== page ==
The guide 1 is formed from a wire 2 made of corrosion-resistant and biocompatible material such that one of the wire ends 3 is formed into a loop 4 and, as shown in FIG. 1, is coiled onto the elongated shaft 5 of the wire 2. The opposite end of the guide 1 is also formed into a loop 6, however, the maximum diameter thereof is considerably smaller than that of loop 4. The wire end is then coiled onto the elongated shaft 5 in the shape of a spiral so that practically the entire shaft 5 of the wire 2 has such coils. The diameter to that of the loop 6 at the inserting end. It can amount to approximately 0.9 mm.
The wire 2 serving for the embodiment of the guide 1 has a diameter y of approximately 0.05 mm, and is provided with a coating 7 made of a biocompatible material, for example gelatin, of a thickness z of 0.1-0.2 mm.
The wire loop 4 at the outer end of the guide 1 is fastened on a connector 10. The latter consists of two parts 12 and 13 which can be separated in an axial plane 11, whereby the part 12 is provided with a pin 14 for engaging the other part in the bore 15 of a sleeve 16. The thereby formed plug connection is completed by two further plug pins 18 which engage into respective bores 17 of the part 13. In the junction plane 11 of the two parts 12 and 13 there is provided a recess 19 corresponding to the profile of the loop 4 of the guide 1, with the recess 19 enclosing the coupling part 16 of the part 13.
On the connector 10 are provided two coupling parts, i.e., a plug 20 for the connection of an adapter piece 21 on the end 26 of the probe 6 and a channel 23, which serves as a seat for the not illustrated outlet flange of a hypodermic syringe or the like. Both coupling parts 20 and 23 are connected to each other by a passage 24 which also includes the recess 19 which receives the wire loop 4. The adapter piece 21 is provided with a channel 25 which tightly receives the end 26 of the probe 27. The adapter piece 21 conically widens approximately to the diameter of the plug 20 and can be fastened thereon in the seat, whereby ribs 28 at the outer circumference of the plug 20 come into contact with the groove-like indentations 29 on the inside 30 of the adapter piece 21.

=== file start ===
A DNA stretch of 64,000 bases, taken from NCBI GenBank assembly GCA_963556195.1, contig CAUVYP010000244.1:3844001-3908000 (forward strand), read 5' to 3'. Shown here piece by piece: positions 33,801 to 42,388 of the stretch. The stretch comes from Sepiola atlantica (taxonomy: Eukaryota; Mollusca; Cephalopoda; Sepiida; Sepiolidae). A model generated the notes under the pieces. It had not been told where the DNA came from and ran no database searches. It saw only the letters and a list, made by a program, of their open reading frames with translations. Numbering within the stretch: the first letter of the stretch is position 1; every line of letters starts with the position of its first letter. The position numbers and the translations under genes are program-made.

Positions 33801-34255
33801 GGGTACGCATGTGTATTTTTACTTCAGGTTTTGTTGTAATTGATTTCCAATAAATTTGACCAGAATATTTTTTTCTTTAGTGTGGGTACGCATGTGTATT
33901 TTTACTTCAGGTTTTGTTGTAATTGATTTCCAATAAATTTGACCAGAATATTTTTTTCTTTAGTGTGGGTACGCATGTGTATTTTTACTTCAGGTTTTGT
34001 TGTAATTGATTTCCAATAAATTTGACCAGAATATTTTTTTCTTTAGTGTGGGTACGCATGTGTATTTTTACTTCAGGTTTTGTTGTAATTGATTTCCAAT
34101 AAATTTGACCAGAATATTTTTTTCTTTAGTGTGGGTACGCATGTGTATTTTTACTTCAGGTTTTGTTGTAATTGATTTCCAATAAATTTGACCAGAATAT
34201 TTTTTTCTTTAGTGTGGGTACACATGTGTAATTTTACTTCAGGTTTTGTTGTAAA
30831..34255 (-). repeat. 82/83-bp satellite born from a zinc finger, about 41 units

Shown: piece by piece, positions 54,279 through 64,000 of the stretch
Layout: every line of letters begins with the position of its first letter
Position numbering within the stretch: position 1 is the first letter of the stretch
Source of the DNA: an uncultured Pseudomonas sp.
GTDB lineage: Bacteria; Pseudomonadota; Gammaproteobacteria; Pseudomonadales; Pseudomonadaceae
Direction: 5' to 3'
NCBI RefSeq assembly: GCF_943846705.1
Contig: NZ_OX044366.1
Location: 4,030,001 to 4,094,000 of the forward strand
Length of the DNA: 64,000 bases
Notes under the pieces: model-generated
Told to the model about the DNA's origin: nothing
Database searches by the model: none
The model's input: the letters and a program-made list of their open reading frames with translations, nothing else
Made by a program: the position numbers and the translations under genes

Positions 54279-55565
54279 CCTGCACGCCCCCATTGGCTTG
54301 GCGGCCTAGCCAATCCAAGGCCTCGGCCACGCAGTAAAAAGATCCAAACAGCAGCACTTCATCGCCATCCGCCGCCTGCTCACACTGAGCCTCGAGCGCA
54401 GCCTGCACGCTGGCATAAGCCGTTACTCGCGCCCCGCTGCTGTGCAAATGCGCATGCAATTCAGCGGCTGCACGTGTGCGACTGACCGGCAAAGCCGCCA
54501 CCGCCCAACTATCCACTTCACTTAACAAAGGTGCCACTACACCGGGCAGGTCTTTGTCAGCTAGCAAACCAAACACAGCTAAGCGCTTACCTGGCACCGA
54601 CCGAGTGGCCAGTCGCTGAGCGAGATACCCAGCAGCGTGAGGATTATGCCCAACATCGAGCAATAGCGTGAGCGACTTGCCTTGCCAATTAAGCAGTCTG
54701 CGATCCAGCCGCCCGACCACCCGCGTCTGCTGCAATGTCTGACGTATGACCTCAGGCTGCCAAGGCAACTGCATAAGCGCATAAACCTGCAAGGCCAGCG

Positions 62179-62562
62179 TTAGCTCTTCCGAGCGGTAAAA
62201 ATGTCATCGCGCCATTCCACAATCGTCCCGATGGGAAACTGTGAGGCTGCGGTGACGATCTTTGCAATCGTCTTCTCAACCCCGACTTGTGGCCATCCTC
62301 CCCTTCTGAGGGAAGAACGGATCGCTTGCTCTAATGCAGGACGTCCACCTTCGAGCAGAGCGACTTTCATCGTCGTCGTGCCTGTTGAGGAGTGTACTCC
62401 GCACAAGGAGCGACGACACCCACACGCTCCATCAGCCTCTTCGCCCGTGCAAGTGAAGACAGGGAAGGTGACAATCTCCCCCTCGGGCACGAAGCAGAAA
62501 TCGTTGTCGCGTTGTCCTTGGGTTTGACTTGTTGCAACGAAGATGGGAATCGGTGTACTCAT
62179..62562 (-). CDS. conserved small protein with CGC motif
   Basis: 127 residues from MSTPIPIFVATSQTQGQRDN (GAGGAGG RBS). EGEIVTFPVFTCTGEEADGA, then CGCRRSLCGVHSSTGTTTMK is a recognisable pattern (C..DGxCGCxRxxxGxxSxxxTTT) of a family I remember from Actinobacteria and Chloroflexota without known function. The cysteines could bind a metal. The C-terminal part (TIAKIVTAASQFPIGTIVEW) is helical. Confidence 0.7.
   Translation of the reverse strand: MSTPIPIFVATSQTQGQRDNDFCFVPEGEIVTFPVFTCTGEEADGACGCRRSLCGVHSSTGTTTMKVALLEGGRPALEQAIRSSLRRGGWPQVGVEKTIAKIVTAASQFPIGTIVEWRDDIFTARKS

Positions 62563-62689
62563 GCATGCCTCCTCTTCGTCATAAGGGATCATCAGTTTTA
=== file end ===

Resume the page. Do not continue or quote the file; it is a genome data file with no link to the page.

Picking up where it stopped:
By applying a syringe onto the channel 23 of the connector 10, a liquid lubricant can be introduced into the inner space 31 of the probe 27 which has a diameter w which is only slightly greater than the greatest outer diameter or also water, with respect to the hydrophilic properties of the coating 7 of the guide 1, reduces the friction between the guide 1 and the inner wall 32 of the probe 27.
The basic concept of the invention, to provide the wire 2 serving for the shaping of the guide 1 with a hydrophilic coating, of course can also be envisioned with a guide having a different configuration than that shown, and it is also possible to contemplate a connector of a different configuration or to omit it entirely.
FIG. 1 is an elevated view of a guide according to one embodiment of the invention;
FIG. 2 is a detail view of the guide;
FIG. 3 is a section through the wire of the guide;
FIG. 4 is a view, partially broken away and in sections, of the connector;and
FIG. 5 is a sectional through the connector taken along the line V--V in FIG. 4.
The invention relates to a guide for the stiffening of probes made of very flexible materials during their insertion into body cavities, whereby the guide is again removed after the probe is inserted.
Such very bendable and highly flexible probes are usually made of a material of high molecular weight, such as silicone rubber or polyurethane, latex or the like, which has the required biocompatibility and is bendable over a relatively small radius without thereby kinking. The concept "probe" is here taken in the its broadest sense of the word and includes also catheters and endoscopes.